Clairvoyant commercial vehicles

Clairvoyant commercial vehicles

There’s no doubt about it – trucks are a lot smarter nowadays. They can even drive themselves. Thanks to Volvo Trucks, however, these workhorses will take things a step further and become soothsayers!

The technology behind it all is the result of the research project Non-Hit Car and Truck, undertaken in cooperation with Volvo Cars. It is intended to dramatically reduce the risk of accidents, caused by a limited field of vision, by enabling a vehicle to do a 360-degree scan of its surroundings.

“The vehicle evaluates information from multiple sources simultaneously, functioning much like the human mind does, and suggests actions to avoid any incidents,” the company points out. “If the driver does not respond to the suggested actions, the steering or braking system can be activated autonomously.”

At the heart of it all is a data platform that fuses the sensory input from cameras, radars and other sensors positioned on all sides of the vehicle. This enables the truck to perform a 360-degree scan of its surroundings every 25 milliseconds. All the data input is interpreted, risk situations are analysed and different route options for the vehicle are generated.

Clairvoyant commercial vehicles“The technology can predict traffic scenarios up to five seconds ahead – depending on the speed of the objects – and map out the best plan of action,” says Mansour Keshavarz, systems engineer at Volvo Trucks, who has worked with the technology.

“In many ways, the technology serves as a co-driver – but one that can see all around the vehicle. It can also alert the driver to things that are happening so that he or she can react; for example, by warning with an alarm signal or braking to avoid a collision.”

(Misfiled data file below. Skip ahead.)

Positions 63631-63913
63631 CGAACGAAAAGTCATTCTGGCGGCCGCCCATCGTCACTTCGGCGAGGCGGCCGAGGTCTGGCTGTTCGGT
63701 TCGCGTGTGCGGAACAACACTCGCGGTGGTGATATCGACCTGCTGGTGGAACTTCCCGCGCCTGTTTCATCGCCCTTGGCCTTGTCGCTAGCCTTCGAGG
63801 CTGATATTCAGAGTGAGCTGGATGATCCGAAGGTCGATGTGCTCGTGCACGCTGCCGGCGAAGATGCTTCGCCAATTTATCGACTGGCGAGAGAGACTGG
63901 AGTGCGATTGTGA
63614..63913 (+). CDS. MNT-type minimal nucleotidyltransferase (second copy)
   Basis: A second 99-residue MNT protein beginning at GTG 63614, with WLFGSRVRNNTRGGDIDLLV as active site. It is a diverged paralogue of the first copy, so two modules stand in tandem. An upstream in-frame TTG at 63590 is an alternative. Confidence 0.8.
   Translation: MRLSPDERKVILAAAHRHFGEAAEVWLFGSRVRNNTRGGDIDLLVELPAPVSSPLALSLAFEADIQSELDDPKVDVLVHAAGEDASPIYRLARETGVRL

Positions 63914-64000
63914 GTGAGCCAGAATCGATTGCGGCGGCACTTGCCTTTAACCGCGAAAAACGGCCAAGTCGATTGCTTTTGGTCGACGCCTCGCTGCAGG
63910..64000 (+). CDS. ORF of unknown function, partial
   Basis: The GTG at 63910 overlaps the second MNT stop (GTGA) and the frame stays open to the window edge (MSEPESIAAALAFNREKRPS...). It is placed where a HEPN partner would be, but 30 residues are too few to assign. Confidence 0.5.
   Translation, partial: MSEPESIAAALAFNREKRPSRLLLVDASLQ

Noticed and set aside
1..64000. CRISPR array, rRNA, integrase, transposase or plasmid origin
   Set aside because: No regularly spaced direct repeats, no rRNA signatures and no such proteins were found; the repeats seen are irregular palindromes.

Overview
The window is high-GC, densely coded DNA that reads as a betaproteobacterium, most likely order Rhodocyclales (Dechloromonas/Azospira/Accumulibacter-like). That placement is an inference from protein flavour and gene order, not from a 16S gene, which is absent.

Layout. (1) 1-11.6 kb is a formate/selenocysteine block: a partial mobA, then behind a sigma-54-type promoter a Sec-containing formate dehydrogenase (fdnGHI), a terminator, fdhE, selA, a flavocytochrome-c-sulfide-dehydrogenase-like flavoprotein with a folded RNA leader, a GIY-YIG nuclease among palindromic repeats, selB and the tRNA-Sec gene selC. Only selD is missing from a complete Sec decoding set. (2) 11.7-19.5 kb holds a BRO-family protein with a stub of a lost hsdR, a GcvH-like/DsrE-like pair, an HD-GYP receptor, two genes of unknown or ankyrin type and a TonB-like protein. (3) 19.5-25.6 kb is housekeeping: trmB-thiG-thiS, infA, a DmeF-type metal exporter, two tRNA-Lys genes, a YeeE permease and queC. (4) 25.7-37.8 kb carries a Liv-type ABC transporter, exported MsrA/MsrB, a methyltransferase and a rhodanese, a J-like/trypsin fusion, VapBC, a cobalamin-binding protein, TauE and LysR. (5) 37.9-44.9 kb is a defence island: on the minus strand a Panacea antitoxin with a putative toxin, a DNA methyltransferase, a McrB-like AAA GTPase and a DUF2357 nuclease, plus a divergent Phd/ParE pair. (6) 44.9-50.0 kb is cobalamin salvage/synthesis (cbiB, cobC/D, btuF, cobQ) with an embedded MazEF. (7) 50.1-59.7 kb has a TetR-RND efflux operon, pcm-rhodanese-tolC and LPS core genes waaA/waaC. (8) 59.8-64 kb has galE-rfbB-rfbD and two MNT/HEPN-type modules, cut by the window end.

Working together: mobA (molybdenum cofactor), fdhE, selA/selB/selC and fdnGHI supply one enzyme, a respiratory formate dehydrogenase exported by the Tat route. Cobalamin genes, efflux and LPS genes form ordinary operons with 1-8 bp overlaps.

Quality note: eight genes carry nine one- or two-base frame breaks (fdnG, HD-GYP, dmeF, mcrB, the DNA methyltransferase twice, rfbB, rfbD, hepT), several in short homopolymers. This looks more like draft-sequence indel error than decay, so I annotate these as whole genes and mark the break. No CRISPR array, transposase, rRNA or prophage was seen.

It will be a while longer before clairvoyant driving can be found on public roads, however, as the technology is not yet ready to be applied in a commercial safety system.

“Trucks are a different type of vehicle and do not act the same way as cars in traffic,” says Keshavarz. “Each truck is loaded differently, for example, and their large size prevents them from carrying out severe avoidance manoeuvres – such as swerving quickly.”

According to Carl Johan Almqvist, traffic and product safety director at Volvo Trucks, market introduction could take place within five to ten years. “We have the main components in place, but we need to do a lot more testing in order to make sure that the system is fault free. If we manage to solve these challenges, a future without truck accidents is within reach.”

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